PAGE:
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Discussion Starter · #1 ·
Ok here's the thing,


Choice of the following:

Energy

Subwoofer: 1 x ESW-V8 LINK

Center: 1 x C-C10 LINK

Surround: 2 x C-100 LINK

Tower: 2 x C-500 LINK

Klipsch

Subwoofer: 1 x Synergy sub-12 LINK

Center: 1 x Synergy C2 LINK

Surround: 2 x Synergy S1 LINK

Tower: 2 x Synergy Tower F2 LINK


Not sure if we're allowed to list prices, but both come to similar prices.


I will be using my setup with the Yamaha HTR-6190B (RX-V1800) receiver.


Feel free to make some suggestions. Thanks!
 

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Energy.
 

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I know it's been said many, many times on this forum, you need to listen for yourself. And in this case, definitely! These are 2 completely different sounding speaker companies. For me personally, I can bear to listen to Klipsch speakers for about 4 minutes before my ears start to ache. So, between the 2, I would have to pick the Energy's. However, you may prefer the Klipsch's strong detailed sound.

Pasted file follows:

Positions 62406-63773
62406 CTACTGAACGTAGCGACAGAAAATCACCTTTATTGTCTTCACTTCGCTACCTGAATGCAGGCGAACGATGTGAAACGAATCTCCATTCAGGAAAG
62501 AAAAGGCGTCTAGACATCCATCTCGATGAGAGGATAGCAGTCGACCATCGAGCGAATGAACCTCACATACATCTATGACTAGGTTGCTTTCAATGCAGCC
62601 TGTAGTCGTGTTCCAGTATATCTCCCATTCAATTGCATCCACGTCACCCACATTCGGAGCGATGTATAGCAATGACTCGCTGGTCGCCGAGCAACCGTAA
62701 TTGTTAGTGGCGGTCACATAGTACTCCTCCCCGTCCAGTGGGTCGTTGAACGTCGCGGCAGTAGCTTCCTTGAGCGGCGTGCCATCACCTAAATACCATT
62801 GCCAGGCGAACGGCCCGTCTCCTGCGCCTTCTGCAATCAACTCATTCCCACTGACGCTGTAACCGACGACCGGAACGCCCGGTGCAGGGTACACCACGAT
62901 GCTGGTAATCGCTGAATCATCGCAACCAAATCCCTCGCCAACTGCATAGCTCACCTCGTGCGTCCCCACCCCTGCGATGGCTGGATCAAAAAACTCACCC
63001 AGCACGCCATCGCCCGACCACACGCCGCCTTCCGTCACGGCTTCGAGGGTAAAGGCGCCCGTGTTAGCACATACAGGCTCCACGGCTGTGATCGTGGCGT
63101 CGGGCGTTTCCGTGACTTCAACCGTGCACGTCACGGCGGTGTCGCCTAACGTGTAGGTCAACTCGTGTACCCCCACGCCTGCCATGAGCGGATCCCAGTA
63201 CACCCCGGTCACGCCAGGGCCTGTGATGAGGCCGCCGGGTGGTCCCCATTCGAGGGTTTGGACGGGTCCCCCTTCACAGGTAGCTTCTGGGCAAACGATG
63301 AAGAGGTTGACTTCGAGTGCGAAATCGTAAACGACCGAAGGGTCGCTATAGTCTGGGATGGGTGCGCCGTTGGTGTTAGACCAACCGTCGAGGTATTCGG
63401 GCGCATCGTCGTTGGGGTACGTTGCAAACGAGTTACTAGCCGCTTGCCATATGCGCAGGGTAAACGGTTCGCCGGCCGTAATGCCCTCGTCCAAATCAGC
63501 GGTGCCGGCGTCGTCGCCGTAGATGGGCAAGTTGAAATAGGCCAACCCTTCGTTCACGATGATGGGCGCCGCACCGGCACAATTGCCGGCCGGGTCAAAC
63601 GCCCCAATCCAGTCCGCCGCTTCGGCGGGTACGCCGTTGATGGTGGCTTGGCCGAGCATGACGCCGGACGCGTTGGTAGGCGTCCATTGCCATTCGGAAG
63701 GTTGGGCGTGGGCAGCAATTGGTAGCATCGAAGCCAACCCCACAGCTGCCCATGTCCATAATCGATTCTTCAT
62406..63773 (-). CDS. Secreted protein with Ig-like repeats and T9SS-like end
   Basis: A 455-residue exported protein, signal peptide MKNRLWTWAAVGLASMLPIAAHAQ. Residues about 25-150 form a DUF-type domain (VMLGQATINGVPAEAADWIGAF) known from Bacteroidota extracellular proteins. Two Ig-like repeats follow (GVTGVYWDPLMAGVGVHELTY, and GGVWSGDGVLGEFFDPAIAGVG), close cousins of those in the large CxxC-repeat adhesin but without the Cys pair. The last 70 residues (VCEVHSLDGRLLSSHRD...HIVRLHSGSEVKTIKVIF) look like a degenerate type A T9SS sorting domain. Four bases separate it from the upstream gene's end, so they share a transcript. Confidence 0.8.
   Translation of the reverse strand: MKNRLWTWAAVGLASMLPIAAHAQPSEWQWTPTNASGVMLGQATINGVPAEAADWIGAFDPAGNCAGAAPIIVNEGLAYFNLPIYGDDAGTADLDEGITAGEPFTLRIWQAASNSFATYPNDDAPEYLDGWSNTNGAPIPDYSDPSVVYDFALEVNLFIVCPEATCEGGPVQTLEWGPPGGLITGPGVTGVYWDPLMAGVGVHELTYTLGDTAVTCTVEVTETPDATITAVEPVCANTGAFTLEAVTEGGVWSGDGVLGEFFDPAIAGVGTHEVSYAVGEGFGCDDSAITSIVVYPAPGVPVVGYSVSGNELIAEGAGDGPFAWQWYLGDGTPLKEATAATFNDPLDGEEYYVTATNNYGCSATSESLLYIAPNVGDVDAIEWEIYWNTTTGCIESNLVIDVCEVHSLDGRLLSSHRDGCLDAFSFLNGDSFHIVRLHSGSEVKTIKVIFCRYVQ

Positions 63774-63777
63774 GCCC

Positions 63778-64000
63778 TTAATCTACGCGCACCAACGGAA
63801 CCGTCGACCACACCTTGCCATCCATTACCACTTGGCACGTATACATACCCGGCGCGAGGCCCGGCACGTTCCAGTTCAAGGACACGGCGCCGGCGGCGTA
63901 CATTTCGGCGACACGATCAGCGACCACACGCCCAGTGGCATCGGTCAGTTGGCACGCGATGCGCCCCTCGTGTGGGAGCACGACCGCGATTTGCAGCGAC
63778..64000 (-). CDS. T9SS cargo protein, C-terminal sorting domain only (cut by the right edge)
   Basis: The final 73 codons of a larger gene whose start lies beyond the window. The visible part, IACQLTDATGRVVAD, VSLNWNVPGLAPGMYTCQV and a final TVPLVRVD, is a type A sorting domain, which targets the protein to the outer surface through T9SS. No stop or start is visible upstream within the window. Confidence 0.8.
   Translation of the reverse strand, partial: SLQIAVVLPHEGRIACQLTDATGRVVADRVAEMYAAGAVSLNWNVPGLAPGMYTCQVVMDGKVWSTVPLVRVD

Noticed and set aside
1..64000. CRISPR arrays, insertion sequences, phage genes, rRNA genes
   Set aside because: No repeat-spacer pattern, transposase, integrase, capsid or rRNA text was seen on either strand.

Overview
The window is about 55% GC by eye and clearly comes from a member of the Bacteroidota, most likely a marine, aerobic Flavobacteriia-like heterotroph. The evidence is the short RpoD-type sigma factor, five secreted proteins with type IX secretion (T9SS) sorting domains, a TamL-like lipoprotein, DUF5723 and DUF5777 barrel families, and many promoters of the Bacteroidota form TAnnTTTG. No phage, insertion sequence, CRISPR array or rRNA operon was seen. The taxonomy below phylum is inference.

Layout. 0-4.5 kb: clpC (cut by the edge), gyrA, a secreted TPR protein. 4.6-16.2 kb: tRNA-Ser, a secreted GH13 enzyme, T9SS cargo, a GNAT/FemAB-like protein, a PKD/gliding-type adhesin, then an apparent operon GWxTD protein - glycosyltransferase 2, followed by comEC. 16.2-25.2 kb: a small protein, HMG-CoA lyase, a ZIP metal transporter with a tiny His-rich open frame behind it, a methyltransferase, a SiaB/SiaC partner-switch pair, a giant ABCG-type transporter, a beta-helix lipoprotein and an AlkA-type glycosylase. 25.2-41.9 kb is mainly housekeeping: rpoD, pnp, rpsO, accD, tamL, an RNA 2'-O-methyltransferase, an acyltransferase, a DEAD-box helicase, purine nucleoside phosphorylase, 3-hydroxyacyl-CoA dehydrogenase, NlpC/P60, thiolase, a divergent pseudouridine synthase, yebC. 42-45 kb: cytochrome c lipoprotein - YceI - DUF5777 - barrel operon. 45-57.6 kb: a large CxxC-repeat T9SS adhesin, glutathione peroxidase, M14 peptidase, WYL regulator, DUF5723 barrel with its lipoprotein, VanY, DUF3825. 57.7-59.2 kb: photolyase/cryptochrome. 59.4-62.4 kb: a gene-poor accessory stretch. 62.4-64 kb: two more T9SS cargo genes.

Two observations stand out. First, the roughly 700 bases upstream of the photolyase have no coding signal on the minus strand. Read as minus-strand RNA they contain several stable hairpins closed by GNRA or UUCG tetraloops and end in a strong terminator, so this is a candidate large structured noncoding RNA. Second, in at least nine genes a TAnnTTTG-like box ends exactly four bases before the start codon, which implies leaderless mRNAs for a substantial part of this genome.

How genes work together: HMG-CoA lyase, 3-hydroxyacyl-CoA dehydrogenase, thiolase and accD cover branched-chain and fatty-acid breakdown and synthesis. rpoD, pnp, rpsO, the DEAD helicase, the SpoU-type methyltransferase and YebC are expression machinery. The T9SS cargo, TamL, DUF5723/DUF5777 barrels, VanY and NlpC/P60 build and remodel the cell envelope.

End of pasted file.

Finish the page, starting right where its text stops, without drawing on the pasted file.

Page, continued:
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Discussion Starter · #4 ·
Thanks for the responses. Didn't realize Klipsch was that bad. Always figured they were a really top notch brand. Good thing I asked. I guess i'll go Energy. However, I am able to get the 12" Klipsch sub for half price right now so I may just mix that with the rest of the Energy speakers. Do you think that will be ok?


I'll post my thoughts on this when i've setup everything and had a chance to listen to it just in case someone else wants to try the setup.
 

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I never said Klipsch was bad. I said they don't work for me. Klipsch makes very good products that are "top notch". What I said was that their sound isn't for everyone and that you need to listen for yourself, you may really like them. If you're serious about these 2 brands, take your favorite CD's, some your are very familiar with, and go listen to these speakers. Listen to see if the guitars sound natural or if the singer's voices sound good to you.